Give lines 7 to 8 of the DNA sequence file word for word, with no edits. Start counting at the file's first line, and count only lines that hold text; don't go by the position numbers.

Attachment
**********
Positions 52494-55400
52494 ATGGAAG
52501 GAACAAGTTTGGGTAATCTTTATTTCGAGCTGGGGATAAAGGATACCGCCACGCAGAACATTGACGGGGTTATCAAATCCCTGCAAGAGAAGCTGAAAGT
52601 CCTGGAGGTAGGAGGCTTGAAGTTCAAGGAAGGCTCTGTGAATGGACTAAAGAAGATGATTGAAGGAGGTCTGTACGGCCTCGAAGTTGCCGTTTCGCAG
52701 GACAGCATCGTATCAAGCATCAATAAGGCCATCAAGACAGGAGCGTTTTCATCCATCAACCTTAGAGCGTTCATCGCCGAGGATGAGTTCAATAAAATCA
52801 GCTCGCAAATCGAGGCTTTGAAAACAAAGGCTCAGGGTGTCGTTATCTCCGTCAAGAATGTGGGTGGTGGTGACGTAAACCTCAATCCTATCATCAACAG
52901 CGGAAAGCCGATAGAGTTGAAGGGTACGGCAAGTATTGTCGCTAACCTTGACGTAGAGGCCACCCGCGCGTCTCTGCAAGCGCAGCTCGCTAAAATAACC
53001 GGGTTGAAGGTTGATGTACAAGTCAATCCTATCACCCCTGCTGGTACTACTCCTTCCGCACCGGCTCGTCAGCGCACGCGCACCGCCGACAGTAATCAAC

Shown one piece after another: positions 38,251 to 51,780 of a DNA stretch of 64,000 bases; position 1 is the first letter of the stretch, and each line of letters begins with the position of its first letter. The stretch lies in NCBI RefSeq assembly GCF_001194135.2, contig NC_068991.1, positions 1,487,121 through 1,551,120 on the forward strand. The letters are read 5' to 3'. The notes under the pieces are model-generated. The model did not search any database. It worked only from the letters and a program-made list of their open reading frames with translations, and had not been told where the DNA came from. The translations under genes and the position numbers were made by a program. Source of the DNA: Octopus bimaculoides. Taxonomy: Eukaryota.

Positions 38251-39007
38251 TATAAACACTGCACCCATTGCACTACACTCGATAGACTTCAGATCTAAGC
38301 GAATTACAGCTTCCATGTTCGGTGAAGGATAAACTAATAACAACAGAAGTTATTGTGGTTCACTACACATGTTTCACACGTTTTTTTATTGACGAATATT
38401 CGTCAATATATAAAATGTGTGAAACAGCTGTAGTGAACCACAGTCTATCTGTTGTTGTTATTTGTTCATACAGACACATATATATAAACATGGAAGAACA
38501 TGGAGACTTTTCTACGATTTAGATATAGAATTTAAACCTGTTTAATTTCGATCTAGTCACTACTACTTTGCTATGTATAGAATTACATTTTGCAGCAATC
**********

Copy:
52901 CGGAAAGCCGATAGAGTTGAAGGGTACGGCAAGTATTGTCGCTAACCTTGACGTAGAGGCCACCCGCGCGTCTCTGCAAGCGCAGCTCGCTAAAATAACC
53001 GGGTTGAAGGTTGATGTACAAGTCAATCCTATCACCCCTGCTGGTACTACTCCTTCCGCACCGGCTCGTCAGCGCACGCGCACCGCCGACAGTAATCAAC